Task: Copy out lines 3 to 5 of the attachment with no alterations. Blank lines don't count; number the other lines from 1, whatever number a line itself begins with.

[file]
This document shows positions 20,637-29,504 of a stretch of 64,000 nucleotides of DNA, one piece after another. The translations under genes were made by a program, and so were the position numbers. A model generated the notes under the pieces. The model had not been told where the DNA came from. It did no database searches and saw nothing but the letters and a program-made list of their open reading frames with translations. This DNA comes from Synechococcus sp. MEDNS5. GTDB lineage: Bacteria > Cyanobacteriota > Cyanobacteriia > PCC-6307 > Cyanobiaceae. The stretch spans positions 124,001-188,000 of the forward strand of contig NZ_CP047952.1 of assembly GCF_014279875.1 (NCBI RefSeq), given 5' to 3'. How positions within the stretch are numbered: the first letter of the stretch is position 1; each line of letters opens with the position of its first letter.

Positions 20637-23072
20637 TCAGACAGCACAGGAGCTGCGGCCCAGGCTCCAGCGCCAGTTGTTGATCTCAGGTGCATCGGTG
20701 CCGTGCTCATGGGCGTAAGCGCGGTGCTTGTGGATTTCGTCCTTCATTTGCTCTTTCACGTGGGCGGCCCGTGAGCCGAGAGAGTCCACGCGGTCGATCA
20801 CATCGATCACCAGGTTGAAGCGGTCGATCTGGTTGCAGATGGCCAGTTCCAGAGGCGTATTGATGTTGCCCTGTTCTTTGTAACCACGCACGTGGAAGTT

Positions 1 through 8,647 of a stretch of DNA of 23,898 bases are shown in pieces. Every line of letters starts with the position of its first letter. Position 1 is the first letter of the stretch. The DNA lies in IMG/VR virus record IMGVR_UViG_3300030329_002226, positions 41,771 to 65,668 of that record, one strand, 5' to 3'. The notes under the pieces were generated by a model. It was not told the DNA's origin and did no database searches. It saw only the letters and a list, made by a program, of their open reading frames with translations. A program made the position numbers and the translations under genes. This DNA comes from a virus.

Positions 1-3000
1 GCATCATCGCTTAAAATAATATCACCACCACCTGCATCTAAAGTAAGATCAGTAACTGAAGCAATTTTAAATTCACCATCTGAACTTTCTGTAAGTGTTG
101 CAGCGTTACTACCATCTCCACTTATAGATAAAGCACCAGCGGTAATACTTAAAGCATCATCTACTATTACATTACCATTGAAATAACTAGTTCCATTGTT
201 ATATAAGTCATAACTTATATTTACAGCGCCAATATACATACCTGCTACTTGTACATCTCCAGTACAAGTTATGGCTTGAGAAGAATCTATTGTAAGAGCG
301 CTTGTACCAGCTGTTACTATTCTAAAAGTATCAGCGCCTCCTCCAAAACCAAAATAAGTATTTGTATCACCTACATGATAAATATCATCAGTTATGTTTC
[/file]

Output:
20637 TCAGACAGCACAGGAGCTGCGGCCCAGGCTCCAGCGCCAGTTGTTGATCTCAGGTGCATCGGTG
20701 CCGTGCTCATGGGCGTAAGCGCGGTGCTTGTGGATTTCGTCCTTCATTTGCTCTTTCACGTGGGCGGCCCGTGAGCCGAGAGAGTCCACGCGGTCGATCA
20801 CATCGATCACCAGGTTGAAGCGGTCGATCTGGTTGCAGATGGCCAGTTCCAGAGGCGTATTGATGTTGCCCTGTTCTTTGTAACCACGCACGTGGAAGTT